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The Pros and Cons of Synthetic Turf

Thinking about faking it? Synthetic turf is not the solution for most San Antonio yards, but in limited areas that are highly shaded, it is a good alternative to grass.

For those fed up with mowing, fertilizing, pesticide applications and constant watering, there was once only one option — groundcovers or mulch. But now there’s a new possibility: synthetic turf.

Modern synthetic turf is nothing like the old-school AstroTurf. New faux grass products are almost lifelike in appearance and texture. And they require almost no water. Almost.

Cleaning with a hose semi-annually — and whenever Fluffy and Fido do their business — is necessary and there’s no need for fertilizers or pesticides. Also, these new products have nearly 100 percent permeability. All that said, synthetic turf is best for areas that are so shady neither St. Augustine grass nor ivy will grow.

Now the downside to synthetic turf: it’s a sterile, non-degradable, non-renewable, oil-based, lifeless product. It can also be enormously costly to purchase and install. Of course, synthetic turf is not intended to cover an entire backyard. Less is more. A spot of green is all that’s needed for most modern homes.

If you are considering a synthetic turf, look for these factors:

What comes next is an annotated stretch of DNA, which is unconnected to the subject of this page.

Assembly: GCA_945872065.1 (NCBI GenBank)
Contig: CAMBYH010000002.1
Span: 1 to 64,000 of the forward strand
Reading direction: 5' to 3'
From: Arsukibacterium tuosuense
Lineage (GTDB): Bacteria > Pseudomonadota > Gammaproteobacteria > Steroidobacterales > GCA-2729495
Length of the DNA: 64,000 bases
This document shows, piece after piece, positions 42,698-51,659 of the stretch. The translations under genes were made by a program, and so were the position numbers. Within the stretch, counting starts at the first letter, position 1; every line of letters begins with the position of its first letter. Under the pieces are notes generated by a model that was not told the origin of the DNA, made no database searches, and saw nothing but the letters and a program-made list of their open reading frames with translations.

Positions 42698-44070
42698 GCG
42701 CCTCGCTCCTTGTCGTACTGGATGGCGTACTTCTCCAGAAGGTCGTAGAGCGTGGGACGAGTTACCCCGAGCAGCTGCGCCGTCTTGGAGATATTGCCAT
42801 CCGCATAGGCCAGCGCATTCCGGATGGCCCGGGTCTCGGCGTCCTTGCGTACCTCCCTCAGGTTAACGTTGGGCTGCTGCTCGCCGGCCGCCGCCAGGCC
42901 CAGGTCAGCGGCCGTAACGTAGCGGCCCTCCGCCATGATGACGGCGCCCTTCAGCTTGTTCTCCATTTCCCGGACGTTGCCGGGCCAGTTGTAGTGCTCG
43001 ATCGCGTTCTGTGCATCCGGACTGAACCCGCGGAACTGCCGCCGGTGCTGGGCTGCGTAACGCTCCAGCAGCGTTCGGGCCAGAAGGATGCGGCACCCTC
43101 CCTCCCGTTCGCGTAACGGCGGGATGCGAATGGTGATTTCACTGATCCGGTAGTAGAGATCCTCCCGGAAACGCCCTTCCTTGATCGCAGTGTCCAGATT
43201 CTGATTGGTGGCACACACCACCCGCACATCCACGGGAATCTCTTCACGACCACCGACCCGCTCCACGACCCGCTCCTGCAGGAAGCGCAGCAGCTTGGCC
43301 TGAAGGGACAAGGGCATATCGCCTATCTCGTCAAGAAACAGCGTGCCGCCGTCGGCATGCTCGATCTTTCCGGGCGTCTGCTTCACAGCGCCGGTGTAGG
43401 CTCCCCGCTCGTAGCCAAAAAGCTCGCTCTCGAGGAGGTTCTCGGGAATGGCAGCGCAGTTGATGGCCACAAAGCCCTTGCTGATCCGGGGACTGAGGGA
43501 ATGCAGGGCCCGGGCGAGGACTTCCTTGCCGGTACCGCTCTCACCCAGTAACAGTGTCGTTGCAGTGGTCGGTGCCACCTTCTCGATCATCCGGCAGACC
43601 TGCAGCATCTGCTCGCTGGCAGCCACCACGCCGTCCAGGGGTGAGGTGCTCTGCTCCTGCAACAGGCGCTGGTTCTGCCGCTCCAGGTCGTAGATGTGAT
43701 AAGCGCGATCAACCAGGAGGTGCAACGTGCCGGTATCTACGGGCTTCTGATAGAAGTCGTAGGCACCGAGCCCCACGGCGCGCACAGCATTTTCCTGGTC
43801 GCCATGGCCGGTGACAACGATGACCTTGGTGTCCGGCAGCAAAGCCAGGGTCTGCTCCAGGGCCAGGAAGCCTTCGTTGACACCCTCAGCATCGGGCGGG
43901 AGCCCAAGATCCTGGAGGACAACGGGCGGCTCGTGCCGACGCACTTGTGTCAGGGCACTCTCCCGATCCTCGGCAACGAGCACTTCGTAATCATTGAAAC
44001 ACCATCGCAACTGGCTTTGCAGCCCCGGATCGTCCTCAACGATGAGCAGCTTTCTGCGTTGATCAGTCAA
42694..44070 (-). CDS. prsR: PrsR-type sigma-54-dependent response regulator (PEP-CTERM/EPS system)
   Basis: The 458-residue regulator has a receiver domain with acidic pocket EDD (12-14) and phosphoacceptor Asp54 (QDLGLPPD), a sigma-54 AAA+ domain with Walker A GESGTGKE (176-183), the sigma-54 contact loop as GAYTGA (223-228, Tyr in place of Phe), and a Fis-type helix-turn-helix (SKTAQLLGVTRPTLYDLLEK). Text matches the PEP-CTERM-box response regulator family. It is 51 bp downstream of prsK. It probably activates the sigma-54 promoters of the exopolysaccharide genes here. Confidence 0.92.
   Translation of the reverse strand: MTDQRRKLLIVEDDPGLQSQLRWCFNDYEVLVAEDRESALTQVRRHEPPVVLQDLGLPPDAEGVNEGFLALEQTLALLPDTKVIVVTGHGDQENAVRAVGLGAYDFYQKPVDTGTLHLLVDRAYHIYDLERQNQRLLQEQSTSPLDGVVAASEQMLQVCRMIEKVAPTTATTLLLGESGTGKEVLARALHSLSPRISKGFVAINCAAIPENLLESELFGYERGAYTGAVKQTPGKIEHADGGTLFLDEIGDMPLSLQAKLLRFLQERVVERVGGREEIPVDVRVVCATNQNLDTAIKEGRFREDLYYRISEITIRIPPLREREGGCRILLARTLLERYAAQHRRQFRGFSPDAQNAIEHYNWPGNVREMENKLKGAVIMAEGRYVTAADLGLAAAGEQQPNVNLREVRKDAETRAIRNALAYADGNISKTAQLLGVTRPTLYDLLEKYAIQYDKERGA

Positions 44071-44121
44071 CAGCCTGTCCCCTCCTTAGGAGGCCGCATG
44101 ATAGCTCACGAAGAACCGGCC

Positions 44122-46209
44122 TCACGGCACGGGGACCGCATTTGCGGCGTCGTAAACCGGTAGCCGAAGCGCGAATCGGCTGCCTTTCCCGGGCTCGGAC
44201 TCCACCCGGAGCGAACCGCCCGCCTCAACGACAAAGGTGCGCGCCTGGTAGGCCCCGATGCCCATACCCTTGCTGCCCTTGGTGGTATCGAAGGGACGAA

• UV-resistant polyethylene pile fiber.
  • Pile height between 1 inch and 1-¾ inches.
  • Water porosity close to 100 percent.
  • Weed barrier integrated within the system.
  • Infill that is natural, i.e., no rubber.
  • An installer who has experience.

Most importantly, make sure you hire an experienced installer.

Synthetic turf is not the solution for most San Antonio yards, but in small areas with dense shade or thin soils, it can be a decent alternative to grass.

Mark Peterson
Mark Peterson
Mark A. Peterson is a conservation project coordinator for San Antonio Water System. With over 30 years of experience as an urban forester and arborist, Mark is probably the only person you know who actually prunes trees for fun. When not expounding on the benefits of trees and limited lawns, you’re likely to find him hiking San Antonio’s wilderness parks or expounding on the virtues of geography and history to his friends.
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